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Re: Synthesize support for Statement.getGeneratedKeys()?

From: Dave Cramer <pg(at)fastcrypt(dot)com>
To: Michael Paesold <mpaesold(at)gmx(dot)at>
Cc: Ken Johanson <pg-user(at)kensystem(dot)com>, pgsql-jdbc(at)postgresql(dot)org
Subject: Re: Synthesize support for Statement.getGeneratedKeys()?
Date: 2007-01-22 12:30:04
Message-ID: EFC27EC0-3877-4F9C-AEDC-FDAD1D6C306F@fastcrypt.com (view raw or flat)
Thread:
Lists: pgsql-jdbc
On 22-Jan-07, at 4:16 AM, Michael Paesold wrote:

> Ken Johanson wrote:
>>>> As an aside, how do PG jdbc users get the server generated keys?  
>>>> Or does everyone use some kind of UUID system (which I think is  
>>>> generally regarded as detrimental to indexes/memory under high  
>>>> load and large DB sizes - compared to int/bigint)? Or do PG  
>>>> users using some standard or server-specific (RETURNING) SQL  
>>>> clause?
>>>
>>> either create the key ahead of time select nextval('sequence')  
>>> and insert it explicitly, or insert the row and  then  select  
>>> currval('sequence')
>>>
>> That makes sense; the sequence is retrieved and it internally  
>> increments - regardless of whether the key was actually inserted  
>> or not. I'm personally not used to this though, it allows for  
>> actual keys in the database to possibly have gaps (if the key want  
>> actually used / rollback etc). Thats trivial / innocuous I guess,  
>> but I'm just used to having sequential keys tables. Would this  
>> require two trips to the server, or can we handle in one  
>> excecuteUpdate?
>> My real question is, what about the case where multiple VALUES are  
>> inserted; if I have 3 values should I call the sequence 3 times?  
>> What is the most efficient was to do that? (Can I do it in a  
>> single query?)
>
> I don't think you should use "currval" or "nextval" at all. A  
> general solution in the JDBC driver should even work in the case of  
> triggers that interfere with the value of a sequence. Or which  
> might change the value actually inserted into the table. Just think  
> of an insert trigger that uses a sequence for a second time.
>
> There is only one way to reliably get the database generated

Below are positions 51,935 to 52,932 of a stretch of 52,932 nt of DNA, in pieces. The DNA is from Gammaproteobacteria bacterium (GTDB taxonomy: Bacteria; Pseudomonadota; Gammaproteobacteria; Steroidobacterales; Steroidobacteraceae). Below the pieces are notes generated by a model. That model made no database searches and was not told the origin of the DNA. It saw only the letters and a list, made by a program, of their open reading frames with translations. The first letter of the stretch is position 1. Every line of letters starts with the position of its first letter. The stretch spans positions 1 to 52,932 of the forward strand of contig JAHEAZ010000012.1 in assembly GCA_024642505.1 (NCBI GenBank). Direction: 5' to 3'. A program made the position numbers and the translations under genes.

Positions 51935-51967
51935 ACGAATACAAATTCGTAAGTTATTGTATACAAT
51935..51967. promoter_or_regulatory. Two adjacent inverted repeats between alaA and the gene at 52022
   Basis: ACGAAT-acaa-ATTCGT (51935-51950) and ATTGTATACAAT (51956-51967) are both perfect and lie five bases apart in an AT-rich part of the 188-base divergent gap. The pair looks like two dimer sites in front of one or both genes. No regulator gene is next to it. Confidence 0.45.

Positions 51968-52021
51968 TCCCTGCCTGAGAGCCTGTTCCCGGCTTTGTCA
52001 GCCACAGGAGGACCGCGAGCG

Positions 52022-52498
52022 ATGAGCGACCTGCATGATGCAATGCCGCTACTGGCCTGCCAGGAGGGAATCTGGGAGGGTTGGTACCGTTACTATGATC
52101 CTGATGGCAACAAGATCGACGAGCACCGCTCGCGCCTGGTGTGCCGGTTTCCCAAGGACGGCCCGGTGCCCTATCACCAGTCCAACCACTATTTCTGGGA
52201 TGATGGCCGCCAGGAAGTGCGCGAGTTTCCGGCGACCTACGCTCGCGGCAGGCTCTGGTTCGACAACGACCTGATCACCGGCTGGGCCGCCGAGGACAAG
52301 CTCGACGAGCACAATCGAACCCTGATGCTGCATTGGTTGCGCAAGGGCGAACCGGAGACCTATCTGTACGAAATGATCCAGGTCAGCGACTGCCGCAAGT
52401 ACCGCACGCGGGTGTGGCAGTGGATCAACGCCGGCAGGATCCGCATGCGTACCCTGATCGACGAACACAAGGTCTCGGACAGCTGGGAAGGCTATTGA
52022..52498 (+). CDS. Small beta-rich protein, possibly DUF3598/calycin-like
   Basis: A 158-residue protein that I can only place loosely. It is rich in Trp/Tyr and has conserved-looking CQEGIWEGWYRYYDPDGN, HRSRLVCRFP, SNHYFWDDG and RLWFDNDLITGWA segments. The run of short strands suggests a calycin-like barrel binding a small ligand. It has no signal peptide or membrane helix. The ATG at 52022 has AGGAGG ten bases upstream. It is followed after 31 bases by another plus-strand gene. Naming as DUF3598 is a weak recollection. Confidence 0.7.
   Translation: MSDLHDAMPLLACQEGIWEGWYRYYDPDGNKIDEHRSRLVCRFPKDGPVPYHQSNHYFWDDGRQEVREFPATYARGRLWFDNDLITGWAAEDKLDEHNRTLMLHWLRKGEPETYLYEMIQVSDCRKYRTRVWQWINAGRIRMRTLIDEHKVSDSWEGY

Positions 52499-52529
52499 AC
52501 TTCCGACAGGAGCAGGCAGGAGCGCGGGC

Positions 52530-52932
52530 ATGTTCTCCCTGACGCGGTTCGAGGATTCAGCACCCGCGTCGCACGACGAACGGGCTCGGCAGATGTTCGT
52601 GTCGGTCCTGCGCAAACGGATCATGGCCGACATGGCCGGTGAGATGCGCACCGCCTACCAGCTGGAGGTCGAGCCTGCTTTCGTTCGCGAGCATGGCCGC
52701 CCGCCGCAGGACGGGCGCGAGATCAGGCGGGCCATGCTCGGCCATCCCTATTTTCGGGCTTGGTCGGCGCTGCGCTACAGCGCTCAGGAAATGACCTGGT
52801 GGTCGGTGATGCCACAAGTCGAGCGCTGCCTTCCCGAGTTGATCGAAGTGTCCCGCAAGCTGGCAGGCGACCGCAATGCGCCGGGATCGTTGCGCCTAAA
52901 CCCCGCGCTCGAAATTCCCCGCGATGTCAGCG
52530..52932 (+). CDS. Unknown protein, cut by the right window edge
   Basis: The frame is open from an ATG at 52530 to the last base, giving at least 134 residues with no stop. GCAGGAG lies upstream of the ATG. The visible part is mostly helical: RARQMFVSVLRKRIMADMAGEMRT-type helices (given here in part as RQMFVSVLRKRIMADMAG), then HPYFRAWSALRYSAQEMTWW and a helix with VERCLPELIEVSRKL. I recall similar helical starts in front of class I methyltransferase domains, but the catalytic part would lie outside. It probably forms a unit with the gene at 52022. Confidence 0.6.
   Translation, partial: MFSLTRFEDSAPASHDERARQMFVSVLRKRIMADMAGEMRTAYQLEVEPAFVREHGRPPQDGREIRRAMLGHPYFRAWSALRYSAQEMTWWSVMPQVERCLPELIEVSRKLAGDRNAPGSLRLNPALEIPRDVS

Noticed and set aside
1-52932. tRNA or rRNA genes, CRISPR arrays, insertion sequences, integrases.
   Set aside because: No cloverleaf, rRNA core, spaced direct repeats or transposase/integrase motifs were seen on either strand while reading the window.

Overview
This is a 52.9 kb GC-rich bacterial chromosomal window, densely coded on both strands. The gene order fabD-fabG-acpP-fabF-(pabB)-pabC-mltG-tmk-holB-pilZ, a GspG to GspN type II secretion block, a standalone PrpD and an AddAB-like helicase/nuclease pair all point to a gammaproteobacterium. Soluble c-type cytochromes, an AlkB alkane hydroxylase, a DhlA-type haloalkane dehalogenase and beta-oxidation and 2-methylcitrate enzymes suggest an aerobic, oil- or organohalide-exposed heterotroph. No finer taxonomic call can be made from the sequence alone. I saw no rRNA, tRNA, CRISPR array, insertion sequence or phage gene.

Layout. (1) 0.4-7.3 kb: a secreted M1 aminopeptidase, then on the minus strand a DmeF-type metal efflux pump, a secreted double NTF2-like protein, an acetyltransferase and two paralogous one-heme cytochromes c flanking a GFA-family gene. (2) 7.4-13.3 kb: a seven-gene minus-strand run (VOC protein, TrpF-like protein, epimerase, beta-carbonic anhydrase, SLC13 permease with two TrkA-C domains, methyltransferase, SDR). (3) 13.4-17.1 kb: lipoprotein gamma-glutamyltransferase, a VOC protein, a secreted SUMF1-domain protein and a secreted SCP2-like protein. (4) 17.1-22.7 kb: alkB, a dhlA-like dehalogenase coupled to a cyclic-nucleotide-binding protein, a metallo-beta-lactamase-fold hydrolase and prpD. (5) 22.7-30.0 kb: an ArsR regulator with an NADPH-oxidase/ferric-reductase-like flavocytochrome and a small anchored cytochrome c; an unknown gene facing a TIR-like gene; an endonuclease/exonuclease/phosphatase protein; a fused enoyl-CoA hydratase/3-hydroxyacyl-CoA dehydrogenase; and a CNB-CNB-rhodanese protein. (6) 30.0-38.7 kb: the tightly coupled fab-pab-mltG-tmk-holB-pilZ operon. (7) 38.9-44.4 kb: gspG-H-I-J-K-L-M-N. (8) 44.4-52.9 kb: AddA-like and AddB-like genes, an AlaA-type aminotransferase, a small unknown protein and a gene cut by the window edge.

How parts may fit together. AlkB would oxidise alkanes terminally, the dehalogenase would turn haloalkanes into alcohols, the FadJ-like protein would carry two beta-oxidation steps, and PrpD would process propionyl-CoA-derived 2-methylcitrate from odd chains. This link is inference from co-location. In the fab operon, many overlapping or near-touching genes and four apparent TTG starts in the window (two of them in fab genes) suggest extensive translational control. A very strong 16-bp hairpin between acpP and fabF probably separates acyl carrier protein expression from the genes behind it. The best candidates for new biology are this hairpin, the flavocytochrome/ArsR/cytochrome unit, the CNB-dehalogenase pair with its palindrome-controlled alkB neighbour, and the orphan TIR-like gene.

> values: the RETURNING clause.
>
> So my basic suggestion was to rewrite a query written as:
> "INSERT INTO tab VALUES (...)"
> into
> "INSERT INTO tab VALUES (...) RETURNING x"
>
> With x being either (a) what the user specified using the Java API  
> (i.e. any column names) or (b) the primary key column(s) (or other  
> columns having a "DEFAULT currval(...)").
> The second case (b) I would leave for later, since it requires  
> parsing the query and finding the table which will be inserted  
> into. And you would have to use database meta data to find the  
> columns to return.
>
Yes, agreed, Ken was just curious how it is being done now.
> Of course, there should be a minimum amount of parsing to detect if  
> the query is a valid INSERT query and does not already have a  
> different RETURNING clause.
>
> Another option would be to convince backend developers to add a way  
> to specify a "RETURNING clause" on the protocol level, i.e. without  
> having to change the query string.

Yes, this would be the best solution.
> Best Regards
> Michael Paesold
>
>
>
> ---------------------------(end of  
> broadcast)---------------------------
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>


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Next:From: Michael PaesoldDate: 2007-01-22 13:37:51
Subject: Re: Synthesize support for Statement.getGeneratedKeys()?
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Subject: Re: Synthesize support for Statement.getGeneratedKeys()?

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